“Every game’s a tough game,” said 23-year-old first-time Olympian John Tavares of the New York Islanders. “I remember World Championships for me in Slovakia. We beat Norway 3-2. It was a very close, tight game. They’re a team that competes hard, and they have a tremendous skill set. They made a lot of plays that game. Obviously, some of these countries that may not be as well-known have played together for a long time. That makes a big difference, and all those teams are going to be ready to play.”
Tavares, a three-time World Championship participant, added that the time he spent playing in Switzerland during the last NHL lockout was “very useful.”
Every player worth his salt will discount the usefulness of history, but it remains a fact that Canada has not won Olympic gold outside North America since 1952.
That year, Canada was represented by the Edmonton Mercurys, a senior amateur team, mostly composed of employees of the car dealership that sponsored them. They outscored their opposition 71-14, and only conceded one point in the 3-3 tie with the U.S. that gave them gold. Times have indeed changed.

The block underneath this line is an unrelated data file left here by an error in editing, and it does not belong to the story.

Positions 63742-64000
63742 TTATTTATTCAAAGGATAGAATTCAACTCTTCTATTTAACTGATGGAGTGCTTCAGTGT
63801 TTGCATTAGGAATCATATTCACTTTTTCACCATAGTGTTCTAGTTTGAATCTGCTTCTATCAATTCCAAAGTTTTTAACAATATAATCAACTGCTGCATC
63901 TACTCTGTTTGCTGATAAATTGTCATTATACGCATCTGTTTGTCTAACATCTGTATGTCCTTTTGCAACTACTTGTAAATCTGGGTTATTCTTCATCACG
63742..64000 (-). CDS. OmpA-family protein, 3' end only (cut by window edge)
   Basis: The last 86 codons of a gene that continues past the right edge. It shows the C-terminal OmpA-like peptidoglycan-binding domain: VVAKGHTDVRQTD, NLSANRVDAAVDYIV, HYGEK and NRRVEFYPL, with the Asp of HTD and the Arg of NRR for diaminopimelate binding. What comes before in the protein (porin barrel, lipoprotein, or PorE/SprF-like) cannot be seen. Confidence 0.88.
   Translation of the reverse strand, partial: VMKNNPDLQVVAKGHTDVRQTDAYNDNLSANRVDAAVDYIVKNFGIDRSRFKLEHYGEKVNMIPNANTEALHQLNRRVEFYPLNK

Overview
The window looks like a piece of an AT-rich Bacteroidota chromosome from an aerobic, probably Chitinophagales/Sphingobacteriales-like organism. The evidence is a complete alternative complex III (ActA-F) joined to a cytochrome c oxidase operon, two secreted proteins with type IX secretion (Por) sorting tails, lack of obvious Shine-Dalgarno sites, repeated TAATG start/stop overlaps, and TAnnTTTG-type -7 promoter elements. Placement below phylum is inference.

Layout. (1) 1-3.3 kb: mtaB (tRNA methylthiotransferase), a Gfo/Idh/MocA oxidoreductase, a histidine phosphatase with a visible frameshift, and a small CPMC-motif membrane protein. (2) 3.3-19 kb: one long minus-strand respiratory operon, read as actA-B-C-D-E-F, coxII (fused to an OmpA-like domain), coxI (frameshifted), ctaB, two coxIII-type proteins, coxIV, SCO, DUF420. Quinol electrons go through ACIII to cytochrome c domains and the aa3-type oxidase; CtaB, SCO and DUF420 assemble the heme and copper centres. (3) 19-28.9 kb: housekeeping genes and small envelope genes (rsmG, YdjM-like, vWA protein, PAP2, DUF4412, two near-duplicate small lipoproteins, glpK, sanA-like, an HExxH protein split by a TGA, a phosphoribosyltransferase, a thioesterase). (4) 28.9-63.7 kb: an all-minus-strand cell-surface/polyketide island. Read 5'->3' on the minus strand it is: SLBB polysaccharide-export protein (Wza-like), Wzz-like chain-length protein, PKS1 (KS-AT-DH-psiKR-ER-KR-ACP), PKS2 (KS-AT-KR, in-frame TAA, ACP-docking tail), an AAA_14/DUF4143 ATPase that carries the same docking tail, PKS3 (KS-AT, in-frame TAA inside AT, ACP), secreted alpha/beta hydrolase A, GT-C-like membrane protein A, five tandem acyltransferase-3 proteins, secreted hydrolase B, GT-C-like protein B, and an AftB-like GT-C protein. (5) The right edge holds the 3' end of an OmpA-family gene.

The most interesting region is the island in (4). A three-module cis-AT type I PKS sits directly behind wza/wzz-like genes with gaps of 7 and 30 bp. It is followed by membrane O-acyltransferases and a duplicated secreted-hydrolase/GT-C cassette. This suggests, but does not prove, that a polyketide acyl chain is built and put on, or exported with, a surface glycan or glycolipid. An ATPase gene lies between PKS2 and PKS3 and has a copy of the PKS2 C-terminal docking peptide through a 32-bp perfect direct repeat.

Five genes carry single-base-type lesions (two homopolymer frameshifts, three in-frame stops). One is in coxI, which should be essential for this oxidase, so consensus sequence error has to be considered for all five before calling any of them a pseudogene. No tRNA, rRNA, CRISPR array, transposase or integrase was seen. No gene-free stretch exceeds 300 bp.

There have been mitigating factors for this lack of overseas success, though. Canada did not start sending a true national team to the Olympics until 1964, and that team did not include professionals. It boycotted the 1972 and 1976 Winter Games due to a dispute about amateur eligibility rules. Also, it did not take advantage of the open door for full NHL participation that was available as early as the 1988, 1992, and 1994 Olympics.
Is it time for the motherland of hockey to lay to rest the ghosts of Nagano 1998 (fourth) and Turin 2006 (seventh)? Certainly, this squad should be much better-prepared for the perils of the shootout, which proved to be Canada’s undoing against a god-like Dominik Hasek in ‘98, and will bring better team speed than the ‘06 group, which never adapted well to the big-ice game.